Must See Spots in Hawaii

There’s a long list of must-see spots on the most well-known and most visited Hawaiian Islands: Oahu, Hawaii, Maui, and Kauai. You’ll probably have to make multiple trips to experience them all, but these are the top to put on your list.

The Na Pali Coast, Kauai

Often named among the most beautiful sights in the world, the Na Pali coastal range on the north shore of Kauai can only be accessed by hiking, boat, flightseeing or helicopter tour – a bird’s-eye view from above is sure to be the highlight of your time on the island. Emerald pinnacles rise along the shoreline for 17 miles, with green cliffs and breathtaking waterfalls spilling into deep, narrow valleys. The more adventurous (and fit) might want to explore it by backpacking the best route in the state, the 22-mile round-trip Kalalau Trail, navigating sheer drop-offs, cliff-hugging turns and narrow switchbacks.

SS Arizona Memorial at Pearl Harbor, Oahu

The USS Arizona Memorial at Pearl Harbor in Honolulu is one of the most popular attractions in Hawaii, with more than 1.7 million visiting in 2019 to see where World War II began on December 7, 1941, for America. While it is a sobering experience to stand over a gravesite where nearly 1,200 men lost their lives, it provides a glimpse of one of the most significant moments in the country’s history. You’ll board a US Navy operated boat to reach the memorial, which is built over the remains of the sunken battleship, representing over half of the Americans killed during the country’s worst naval disaster. Of course, while you’re here you can enjoy the island’s many beautiful beaches – if you catch the Aloha spirit, you might want to tour some of the Honolulu houses for sale too.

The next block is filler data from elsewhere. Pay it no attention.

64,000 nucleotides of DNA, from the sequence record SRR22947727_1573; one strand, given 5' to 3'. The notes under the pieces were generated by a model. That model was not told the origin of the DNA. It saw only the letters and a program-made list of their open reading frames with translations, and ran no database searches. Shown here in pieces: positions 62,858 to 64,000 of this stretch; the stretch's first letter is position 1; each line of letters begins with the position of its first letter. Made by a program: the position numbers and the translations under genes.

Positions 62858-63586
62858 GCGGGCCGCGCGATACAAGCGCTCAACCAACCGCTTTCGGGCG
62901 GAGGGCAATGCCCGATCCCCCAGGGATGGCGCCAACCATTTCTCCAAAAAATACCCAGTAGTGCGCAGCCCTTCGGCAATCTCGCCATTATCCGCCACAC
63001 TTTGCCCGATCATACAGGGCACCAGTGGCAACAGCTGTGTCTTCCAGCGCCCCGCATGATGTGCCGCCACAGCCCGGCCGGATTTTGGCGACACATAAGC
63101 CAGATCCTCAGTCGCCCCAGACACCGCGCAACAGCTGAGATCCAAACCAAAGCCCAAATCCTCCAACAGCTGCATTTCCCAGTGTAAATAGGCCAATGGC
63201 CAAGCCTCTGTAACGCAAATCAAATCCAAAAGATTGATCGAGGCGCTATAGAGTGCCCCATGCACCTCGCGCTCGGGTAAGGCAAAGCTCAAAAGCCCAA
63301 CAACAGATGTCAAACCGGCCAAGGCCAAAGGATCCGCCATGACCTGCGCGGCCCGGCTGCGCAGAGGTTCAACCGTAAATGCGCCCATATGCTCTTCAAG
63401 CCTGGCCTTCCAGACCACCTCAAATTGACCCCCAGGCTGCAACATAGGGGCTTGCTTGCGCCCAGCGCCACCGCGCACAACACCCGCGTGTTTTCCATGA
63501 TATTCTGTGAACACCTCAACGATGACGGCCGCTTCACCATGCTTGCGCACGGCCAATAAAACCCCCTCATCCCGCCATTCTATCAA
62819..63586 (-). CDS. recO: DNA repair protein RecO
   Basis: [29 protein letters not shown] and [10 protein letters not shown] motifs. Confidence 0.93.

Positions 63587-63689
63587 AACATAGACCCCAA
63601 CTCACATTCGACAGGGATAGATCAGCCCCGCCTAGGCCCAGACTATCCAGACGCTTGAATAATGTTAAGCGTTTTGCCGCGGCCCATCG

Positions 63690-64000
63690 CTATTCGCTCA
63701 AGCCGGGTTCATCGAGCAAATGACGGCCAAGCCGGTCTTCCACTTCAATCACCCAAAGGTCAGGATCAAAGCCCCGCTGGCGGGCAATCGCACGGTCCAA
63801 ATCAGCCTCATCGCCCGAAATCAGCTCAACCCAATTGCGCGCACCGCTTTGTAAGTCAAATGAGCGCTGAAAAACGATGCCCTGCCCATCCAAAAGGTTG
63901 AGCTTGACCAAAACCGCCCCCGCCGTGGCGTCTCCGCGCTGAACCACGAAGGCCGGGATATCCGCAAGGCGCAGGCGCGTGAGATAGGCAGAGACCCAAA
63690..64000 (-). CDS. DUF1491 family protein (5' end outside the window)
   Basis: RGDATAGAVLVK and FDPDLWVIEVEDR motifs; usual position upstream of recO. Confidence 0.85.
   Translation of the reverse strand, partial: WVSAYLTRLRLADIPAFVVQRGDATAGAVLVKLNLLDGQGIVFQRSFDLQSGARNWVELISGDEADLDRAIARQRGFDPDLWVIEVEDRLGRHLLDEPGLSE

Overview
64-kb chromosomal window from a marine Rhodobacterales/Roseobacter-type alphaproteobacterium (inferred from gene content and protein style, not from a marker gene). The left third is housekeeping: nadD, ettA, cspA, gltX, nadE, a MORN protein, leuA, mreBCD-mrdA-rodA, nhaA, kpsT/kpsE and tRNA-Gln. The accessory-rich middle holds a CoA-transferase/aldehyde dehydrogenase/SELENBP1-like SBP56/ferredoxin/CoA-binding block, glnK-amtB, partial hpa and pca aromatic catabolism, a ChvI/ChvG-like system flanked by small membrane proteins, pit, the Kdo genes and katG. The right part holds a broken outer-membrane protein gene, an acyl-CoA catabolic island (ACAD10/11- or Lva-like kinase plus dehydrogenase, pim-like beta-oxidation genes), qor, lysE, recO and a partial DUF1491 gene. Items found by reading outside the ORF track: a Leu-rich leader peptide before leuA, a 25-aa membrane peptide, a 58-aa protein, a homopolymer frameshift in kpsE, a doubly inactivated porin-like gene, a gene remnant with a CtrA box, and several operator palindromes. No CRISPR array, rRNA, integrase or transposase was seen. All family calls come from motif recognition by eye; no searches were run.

Makena Beach State Park, Maui

One of the most beautiful beaches in all of Hawaii can be found on Maui at Makena Beach State Park. Its silky soft sands are separated into two sections, Little Beach and Big Beach, with the latter stretching for nearly two-thirds of a mile, edged by turquoise waves popular for bodyboarding and surfing. As there is little reef here, the sandy bottom shines through the water, creating a stunningly surreal scene. Little Beach brings out nude sunbathers and drum circles along with occasional performances like fire dancers. Either are ideal for watching a glorious sunset at the end of the day.

Molokini Crater, Maui

The small volcanic cone known as Molokini Crater sits a few miles off the shores of Maui. An Island Marine Sanctuary, it’s one of the best places for snorkeling, providing unsurpassed underwater visibility along with a flourishing coral reef, thousands of tropical fish and marine mammals. For those who don’t want to get wet, there’s a glass-bottom boat tour that will bring to view this isolated, breathtaking underwater world from above.

Waipio Valley, Big Island

Waipio Valley is a stunning lush valley along the northeast coast of the Big Island. Frequently described as a “Shangri La” kind of place, it’s nearly cut off from the outside world. The valley dissects the Kohala Mountains, with dramatic cliffs on three landward sides and powerful waves on the other which make it challenging to reach, even from the sea. Many visitors choose to access it on foot – although there is a steep winding road down, most rental car companies don’t permit their vehicles to be driven here. After walking in, you’ll discover a black sand beach that edges the Pacific, mangoes, bananas, papayas, and avocados growing on the valley floor, and colorful ginger trees, orchids, and hibiscus dotted across the landscape.

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